D&C: It's been a long while since a 'proper' U2 studio album. Were you determined not make some sort of artistic statement with Pop?

Edge: Well, we were aware that this was a U2 record that wasn't an experimental record. It was a case of, 'Right, this is gonna define where we're gonna be for the next few years,' which was something we didn't have to face with Zooropa or Passengers. With Zooropa we felt we could be less careful and take more chances than we had for a long while. That was what was different this time around, because it's the first serious U2 record since Achtung Baby. We were aware of that but we tried not to think about itIf we did we could have started to get really paranoid. The thing is, we missed our first deadline for completing the album and that's never happened to us before. Achtung Baby took nine months in the studio and three months demo-ing and Joshua Tree was the same, but it wasn't like that this time, and there was a moment where we thought 'God, what if we don't finish in time for an early '97 release and have to cancel the tour?' Things were looking bad for a while there but, y'know, that was just a moment.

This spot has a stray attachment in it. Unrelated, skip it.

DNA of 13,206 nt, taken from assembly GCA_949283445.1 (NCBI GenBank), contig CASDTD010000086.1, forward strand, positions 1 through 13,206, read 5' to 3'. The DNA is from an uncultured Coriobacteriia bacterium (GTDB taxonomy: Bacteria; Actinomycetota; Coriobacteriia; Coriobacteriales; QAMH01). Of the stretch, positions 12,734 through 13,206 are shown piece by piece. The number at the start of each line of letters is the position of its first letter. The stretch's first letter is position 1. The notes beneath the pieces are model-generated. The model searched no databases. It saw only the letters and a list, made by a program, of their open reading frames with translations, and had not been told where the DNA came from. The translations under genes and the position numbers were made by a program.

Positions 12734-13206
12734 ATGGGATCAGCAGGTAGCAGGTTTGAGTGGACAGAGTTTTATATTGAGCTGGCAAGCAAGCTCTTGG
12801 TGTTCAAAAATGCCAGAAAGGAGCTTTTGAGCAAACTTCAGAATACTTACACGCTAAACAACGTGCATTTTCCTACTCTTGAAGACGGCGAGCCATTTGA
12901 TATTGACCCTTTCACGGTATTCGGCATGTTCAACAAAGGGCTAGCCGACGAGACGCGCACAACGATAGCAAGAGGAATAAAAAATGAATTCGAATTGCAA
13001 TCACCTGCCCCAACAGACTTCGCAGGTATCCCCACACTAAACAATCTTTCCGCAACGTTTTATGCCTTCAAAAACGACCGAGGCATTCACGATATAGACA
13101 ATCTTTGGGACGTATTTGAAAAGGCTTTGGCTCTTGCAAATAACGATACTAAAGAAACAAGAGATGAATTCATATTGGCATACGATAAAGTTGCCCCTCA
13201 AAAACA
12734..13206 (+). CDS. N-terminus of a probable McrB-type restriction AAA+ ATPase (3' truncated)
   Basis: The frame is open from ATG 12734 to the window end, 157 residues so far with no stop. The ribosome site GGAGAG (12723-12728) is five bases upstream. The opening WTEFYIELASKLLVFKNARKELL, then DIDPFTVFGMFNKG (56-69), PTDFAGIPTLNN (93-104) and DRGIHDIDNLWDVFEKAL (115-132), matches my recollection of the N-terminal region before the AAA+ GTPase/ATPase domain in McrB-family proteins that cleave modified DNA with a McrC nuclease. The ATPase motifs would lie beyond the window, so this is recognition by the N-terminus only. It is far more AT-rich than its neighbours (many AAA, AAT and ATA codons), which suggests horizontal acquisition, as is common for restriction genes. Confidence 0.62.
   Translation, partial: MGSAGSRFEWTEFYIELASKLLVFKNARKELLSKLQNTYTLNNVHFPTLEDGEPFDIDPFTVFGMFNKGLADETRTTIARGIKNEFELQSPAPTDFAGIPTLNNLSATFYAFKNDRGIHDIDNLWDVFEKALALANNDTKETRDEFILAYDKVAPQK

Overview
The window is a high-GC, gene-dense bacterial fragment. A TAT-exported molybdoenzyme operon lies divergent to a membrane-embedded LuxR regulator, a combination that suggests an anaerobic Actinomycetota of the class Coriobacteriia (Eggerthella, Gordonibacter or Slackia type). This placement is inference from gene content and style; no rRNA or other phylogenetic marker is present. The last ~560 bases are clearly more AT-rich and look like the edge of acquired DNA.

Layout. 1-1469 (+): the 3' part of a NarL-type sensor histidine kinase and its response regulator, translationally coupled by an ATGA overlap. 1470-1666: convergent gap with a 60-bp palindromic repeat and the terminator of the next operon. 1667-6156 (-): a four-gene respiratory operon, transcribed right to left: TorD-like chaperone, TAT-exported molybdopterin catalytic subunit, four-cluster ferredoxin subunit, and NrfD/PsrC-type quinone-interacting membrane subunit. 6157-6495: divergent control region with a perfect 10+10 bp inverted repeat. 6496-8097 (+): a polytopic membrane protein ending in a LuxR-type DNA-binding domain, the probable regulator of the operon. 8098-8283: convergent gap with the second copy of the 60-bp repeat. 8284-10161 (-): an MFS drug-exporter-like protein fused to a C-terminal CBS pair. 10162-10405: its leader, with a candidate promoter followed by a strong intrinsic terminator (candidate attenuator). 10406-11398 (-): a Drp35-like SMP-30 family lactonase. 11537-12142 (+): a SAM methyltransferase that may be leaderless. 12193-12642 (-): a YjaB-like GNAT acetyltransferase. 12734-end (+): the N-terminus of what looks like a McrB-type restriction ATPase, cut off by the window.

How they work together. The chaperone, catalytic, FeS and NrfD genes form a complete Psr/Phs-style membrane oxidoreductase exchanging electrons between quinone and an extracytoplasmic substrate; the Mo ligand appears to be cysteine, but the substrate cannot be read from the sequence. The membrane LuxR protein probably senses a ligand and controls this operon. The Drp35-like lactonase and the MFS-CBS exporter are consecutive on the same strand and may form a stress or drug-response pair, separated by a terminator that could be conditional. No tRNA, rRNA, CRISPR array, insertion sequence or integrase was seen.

D&C: Did your cookery lessons help ease the strain of recording?

Edge: Ha Ha! That was a joke! That is just the funniest thing. What happened was that Flood and Howie B. came back from an interview with Spin magazine and they said that they'd had a great time, laying it on really thick and telling the interviewer that I took cookery lessons during the recording, and when the magazine came out it turned out that she'd taken them completely at face value which was bizarre.

D&C: Do you feel very conscious of having returned to a commercial market after two albums, where the only restrictions you had were self-imposed?